However, as a youth I often listened to my grandmother describe Cincinnati (where I grew up) as a place of the Seven Hills. Downtown Cincinnati is nestled within a valley formed by glaciation and surrounded by several such ‘hills.’ In the mid-19th and early 20th century, street cars rhythmically climbed these steeply pitched hills by way of railed inclines (funiculars). Remnants such as the crumbling piers of the old Mount Adams Incline (1872-1948) are still visible in Cincinnati and the path from the former incline plane still evident. An American flag at the peak marks the location where the power house and adjacent former Highland House (resort opened 1876) were located. My parents have kept a framed photo of the Mt. Adams Incline in their home for as long as I can remember. I often found myself gazing at it trying to imagine a past that included such a structure.
Pittsburgh has two active historic inclines: the Monongahela (1870-present) and the Duquesne (1877 – present). When I first became aware of them, I was thrilled. The opportunity to see and ride them was a chance to relive history and experience a Cincinnati (through Pittsburgh) that I never knew – the experience proved just that, but then Pittsburgh offered so much more.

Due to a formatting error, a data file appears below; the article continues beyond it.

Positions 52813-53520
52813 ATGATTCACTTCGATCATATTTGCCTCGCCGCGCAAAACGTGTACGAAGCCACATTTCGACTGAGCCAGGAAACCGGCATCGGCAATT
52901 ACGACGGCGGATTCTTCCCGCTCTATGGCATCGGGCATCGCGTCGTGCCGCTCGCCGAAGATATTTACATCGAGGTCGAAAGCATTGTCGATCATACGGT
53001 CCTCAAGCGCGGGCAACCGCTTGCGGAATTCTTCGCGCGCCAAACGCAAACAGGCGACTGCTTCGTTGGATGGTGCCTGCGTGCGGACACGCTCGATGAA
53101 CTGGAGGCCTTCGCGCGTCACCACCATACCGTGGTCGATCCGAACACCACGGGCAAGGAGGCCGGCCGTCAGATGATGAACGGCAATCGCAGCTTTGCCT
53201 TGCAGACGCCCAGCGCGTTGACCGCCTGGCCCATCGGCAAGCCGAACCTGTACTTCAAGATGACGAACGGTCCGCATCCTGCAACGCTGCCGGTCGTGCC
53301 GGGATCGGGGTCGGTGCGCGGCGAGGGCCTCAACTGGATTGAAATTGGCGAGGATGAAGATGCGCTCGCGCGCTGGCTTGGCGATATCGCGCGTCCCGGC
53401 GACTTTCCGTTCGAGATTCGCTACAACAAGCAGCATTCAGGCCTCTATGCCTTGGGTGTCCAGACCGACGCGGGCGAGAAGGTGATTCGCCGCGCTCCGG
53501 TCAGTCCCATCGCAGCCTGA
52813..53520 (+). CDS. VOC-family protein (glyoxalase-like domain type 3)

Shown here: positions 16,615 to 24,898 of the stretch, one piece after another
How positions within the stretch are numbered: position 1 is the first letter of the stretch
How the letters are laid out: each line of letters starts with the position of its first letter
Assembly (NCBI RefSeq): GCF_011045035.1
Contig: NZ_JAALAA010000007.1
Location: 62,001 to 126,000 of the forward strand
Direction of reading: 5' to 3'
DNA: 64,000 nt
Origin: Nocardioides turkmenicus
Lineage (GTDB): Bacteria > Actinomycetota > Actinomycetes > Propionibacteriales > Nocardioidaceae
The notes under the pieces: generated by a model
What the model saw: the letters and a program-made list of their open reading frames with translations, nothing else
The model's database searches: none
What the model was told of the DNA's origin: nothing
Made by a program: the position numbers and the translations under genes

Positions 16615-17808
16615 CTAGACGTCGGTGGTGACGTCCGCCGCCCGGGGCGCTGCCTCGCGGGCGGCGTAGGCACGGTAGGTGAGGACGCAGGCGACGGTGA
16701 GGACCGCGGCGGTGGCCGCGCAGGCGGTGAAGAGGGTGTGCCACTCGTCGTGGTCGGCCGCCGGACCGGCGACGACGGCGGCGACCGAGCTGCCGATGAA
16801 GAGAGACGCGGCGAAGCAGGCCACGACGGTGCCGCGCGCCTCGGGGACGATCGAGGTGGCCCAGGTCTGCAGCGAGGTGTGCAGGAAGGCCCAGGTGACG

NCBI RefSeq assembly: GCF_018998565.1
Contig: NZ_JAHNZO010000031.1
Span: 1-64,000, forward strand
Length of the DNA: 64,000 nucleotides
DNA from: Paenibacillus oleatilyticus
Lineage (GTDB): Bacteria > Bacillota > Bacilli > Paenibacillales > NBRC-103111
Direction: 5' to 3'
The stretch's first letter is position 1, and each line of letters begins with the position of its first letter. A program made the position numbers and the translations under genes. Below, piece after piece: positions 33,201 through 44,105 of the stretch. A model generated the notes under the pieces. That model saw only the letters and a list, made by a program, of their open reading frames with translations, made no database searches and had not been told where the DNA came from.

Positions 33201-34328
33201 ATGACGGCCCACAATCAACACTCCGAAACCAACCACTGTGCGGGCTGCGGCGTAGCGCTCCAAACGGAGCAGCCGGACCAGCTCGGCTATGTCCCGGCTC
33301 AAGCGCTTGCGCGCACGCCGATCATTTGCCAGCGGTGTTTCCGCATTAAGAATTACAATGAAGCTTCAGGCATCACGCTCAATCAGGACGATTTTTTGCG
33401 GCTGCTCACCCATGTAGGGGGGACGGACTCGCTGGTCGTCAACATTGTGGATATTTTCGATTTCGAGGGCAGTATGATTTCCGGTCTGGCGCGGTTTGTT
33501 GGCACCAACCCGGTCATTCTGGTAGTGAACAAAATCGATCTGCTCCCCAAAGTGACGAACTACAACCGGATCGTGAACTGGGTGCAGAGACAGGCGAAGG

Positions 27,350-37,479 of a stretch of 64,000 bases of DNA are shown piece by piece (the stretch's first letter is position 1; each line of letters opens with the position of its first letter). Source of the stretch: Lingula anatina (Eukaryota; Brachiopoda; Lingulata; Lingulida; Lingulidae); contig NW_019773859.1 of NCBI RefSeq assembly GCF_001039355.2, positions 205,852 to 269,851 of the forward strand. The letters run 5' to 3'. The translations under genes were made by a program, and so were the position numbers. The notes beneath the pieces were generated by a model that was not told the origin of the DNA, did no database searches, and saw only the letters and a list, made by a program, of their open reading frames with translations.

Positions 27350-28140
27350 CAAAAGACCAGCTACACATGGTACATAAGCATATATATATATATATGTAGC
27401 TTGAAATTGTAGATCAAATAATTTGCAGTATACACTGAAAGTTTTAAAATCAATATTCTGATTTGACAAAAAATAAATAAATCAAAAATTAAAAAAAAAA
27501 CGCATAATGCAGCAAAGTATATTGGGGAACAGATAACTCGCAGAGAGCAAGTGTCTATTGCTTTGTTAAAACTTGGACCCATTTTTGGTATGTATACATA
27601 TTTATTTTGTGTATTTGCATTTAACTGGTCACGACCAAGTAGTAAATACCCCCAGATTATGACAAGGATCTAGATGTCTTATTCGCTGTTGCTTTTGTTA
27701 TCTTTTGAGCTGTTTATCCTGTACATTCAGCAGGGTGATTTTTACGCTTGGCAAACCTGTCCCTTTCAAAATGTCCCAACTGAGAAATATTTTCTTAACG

Pittsburgh was truly an amazing city to visit. Two things I would have changed from my visit:
- Forget the car. Pittsburgh is rich with transportation opportunities including a subway with cultural destinations located within a “free zone” where you can ride for free to many points of interest. If not by train, Uber is big in Pittsburgh; and frankly, I was able to walk to almost everything I wanted to visit anyway.
- Fort Pitt (visited 11/06/2016) is highly underrated. I consulted several local folks around Pittsburgh while there to help prioritize my schedule and it was suggested that the Fort Pitt Museum warranted merely a short visit, i.e. “in-and-out.” So, I placed it at the very end of my stay which I regret. Though it is in need a modern refresh, I found the content and artifacts spectacular. Personally, I could have used several hours there absorbing the chronicles of this 18th century pivotal intersection of Native American, British, and French clashes. When you begin to dig into the era and discover how the future of land acquisition and heritage was shaping within the region, it all become quite real. The story with immediate reference to the actual site (right out the window) had a powerful impact for me. Through this museum I saw a glimpse into the foundation of our country in a way that had never quite noticed before.